How plausible deniability can protect your data

In an age of draconian surveillance, there are still ways to hide, or at least deny that you have access to, the data on your devices.

3 min read
Lexie

Hi, I'm Lexie! I write about information security, Bitcoin, and privacy.

An illustration of an ostrich burying its little head in the sand.

Plausible deniability allows individuals to claim they had no involvement in an action taken by others (or, in some cases, themselves).

For example, though you can plausibly state that you do not know the password to a phone that you do not own, it is not plausible for you to deny that you do not know the password to your phone. To get plausible deniability in this instance, you would need to convince the other side that the phone is not yours, or that unlocking it is impossible.

The above example is particularly pertinent in New Zealand, where border agents can compel you to reveal your passwords to let them search the contents of your devices.

Such dangerous and authoritarian laws and practices may violate your Human Rights (Article 12 of the Universal Declaration of Human Rights, for example), but also make it potentially dangerous for journalists, lawyers or doctors to carry out their duties.

While plausible deniability is not a legal concept, it is increasingly becoming more critical in the context of searches, privacy intrusions, and harassment.

How to achieve plausible deniability with your data

Encrypting your data is the first step towards protecting it. All the information on your phone, computer, or external drives should always be encrypted both at rest and in transit.

The presence of encrypted data, however, still proves that you are in possession of the data, even if it is inaccessible, and criminals or governments may force you to hand over encryption keys.

Fortunately, there are still ways to hide, or at least deny that you have access to, the data on your devices.

Add a hidden volume to your device

Hidden volumes are encrypted containers inside other encrypted containers. When the outer layer is decrypted or opened, it should be impossible to tell whether there is a second container inside of it.

Veracrypt, for example, offers a feature that allows you to create hidden volumes defined by two separate passwords. One that is entirely secret and which you never reveal, and another which you admit in cases of distress.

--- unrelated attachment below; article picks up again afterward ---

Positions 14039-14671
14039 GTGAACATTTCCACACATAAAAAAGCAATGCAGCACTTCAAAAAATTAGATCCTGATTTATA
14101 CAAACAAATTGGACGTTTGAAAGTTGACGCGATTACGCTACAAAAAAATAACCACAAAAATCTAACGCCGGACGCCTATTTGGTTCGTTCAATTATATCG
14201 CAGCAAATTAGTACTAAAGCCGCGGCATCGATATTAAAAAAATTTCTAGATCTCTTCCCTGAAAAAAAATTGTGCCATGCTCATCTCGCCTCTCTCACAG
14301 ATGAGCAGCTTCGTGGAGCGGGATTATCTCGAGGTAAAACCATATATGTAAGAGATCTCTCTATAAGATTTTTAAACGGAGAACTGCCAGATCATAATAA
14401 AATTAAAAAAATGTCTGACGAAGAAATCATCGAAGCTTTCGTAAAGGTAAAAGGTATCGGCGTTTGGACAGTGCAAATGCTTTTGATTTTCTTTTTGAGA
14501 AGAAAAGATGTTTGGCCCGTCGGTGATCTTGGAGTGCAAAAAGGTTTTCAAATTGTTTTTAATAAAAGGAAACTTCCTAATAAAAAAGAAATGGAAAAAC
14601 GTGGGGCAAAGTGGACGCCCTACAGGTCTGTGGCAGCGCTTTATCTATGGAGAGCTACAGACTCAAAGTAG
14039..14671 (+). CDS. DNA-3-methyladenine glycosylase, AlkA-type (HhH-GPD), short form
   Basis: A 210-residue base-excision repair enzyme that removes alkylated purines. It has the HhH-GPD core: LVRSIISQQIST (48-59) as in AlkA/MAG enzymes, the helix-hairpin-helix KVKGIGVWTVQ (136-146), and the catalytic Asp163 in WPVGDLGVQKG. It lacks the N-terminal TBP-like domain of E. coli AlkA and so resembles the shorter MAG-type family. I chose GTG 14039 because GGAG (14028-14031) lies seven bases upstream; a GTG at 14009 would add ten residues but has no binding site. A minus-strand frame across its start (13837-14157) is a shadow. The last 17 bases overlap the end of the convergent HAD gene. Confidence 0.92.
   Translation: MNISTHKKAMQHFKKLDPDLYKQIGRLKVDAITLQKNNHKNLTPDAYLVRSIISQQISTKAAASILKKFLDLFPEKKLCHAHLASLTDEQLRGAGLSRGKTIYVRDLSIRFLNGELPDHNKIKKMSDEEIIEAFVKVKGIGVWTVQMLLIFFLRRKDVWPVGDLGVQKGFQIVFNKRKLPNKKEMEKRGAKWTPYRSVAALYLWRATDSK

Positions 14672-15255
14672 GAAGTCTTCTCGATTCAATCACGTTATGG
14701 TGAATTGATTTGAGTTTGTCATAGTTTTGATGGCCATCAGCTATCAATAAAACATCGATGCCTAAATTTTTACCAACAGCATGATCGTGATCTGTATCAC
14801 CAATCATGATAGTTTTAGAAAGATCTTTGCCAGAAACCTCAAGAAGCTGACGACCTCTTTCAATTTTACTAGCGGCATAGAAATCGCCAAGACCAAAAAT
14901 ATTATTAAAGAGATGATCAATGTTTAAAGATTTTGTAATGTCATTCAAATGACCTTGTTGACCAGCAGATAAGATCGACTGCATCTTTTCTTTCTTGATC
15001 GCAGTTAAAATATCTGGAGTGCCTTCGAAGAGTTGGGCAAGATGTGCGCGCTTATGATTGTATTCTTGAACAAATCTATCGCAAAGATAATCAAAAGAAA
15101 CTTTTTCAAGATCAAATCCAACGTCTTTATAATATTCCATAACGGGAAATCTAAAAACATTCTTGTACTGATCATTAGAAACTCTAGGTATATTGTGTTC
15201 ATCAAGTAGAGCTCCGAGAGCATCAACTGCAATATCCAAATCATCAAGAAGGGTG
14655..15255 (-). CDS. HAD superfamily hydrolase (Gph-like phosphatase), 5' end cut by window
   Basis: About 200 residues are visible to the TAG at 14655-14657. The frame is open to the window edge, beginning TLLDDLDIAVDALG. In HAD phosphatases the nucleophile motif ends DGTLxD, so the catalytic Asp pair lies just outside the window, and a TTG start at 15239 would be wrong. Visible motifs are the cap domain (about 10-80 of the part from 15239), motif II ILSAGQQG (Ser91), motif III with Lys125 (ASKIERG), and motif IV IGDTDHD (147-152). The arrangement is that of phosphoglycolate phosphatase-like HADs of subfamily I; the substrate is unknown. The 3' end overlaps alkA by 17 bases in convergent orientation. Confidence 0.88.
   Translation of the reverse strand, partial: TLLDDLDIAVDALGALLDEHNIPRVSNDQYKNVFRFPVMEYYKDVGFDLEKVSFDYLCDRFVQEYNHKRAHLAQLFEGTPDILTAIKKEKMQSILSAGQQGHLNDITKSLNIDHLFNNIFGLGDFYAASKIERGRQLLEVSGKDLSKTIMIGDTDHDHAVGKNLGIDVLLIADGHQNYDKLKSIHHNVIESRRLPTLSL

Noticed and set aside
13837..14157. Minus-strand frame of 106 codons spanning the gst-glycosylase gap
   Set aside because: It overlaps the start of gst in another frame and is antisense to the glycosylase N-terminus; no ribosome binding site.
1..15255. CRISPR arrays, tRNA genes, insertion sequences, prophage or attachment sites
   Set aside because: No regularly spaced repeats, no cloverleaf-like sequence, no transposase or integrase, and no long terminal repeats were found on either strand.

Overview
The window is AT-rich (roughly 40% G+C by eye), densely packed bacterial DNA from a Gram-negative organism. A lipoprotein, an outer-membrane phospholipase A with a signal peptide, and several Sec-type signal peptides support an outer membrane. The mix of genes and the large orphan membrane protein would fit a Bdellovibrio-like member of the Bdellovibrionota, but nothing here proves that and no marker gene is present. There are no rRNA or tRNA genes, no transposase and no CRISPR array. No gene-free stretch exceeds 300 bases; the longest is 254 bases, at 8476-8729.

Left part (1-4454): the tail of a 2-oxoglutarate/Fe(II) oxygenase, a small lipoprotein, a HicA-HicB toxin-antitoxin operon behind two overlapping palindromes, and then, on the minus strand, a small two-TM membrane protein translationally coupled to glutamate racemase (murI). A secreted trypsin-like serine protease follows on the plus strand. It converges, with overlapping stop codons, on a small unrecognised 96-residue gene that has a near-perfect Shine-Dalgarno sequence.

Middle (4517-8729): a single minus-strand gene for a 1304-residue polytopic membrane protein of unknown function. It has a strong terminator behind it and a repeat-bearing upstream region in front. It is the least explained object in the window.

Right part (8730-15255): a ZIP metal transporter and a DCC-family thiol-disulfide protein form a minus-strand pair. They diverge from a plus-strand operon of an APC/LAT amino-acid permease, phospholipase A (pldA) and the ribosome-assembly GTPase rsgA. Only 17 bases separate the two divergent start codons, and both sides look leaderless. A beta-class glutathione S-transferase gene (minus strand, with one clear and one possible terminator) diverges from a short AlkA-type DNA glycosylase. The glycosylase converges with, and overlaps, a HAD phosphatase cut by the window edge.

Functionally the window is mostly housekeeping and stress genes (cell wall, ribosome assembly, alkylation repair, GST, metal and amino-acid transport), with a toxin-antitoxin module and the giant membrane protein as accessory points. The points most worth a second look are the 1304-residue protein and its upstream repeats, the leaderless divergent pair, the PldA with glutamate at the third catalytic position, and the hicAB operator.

Ideally, you will also fill your outer volume with mundane but plausible data, such as travel pictures. Anybody who obtains your password will only be able to access these pictures, but not know about the existence of the hidden data.

This tactic has its limits of course. If Hidden Volumes were a common occurrence, an extortionist might not be satisfied with your explanation and continue to threaten you unless they get access to the data they expect to find.

Use hidden operating systems

While more complex than hidden volumes, it is feasible to store an entirely hidden second operating system (OS) inside a device.

If you are stopped and asked to open your laptop and show its contents, you would be able to comfortably show a fully functioning computer with dummy files and programs. As long as this appears convincing to those stopping you, any sensitive data will remain hidden on the second OS.

Your plausible deniability also depends on whether there is any evidence pointing to the fact that there may be a hidden volume, but if set up correctly, even advanced forensics wouldn’t be able to generate such proof.

Employ deniable authentication methods

Chat protocols like Off-the-record (OTR) use a feature called deniable authentication that allows you to verify you are talking to the person you think you are talking to, but without making this proof visible to others who are potentially eavesdropping on your conversation.

In contrast, if using encryption protocols like PGP (also called GPG or GnuPG), an observer can easily tell which keys sign a message. This transparency is a feature of PGP, as it allows you to prove you signed a document or file publicly. But in the context of plausible deniability, this is the opposite of what we want..

Use anonymous accounts

No matter if it is social media, chats, online hosting services, or your communications, nothing should be linked to you. Usernames and email accounts must be random, and you should never access them from IPs you use. Take extra care not to reveal yourself with any metadata, too.

Encryption is an excellent first step, but…

Simple encryption will protect your data from snooping and being accessed after losing it. It’s a vital step no matter who you fear may be getting access to your data.

But if you fear you might come into situations where you can be forced to reveal your encryption keys and passwords, you will need plausible deniability.

Hidden volumes, operating systems, deniable authentication, and general online anonymity are all crucial steps needed to protect yourself.

Lexie is the blog's resident tech expert and gets excited about empowerment through technology, space travel, and pancakes with blueberries.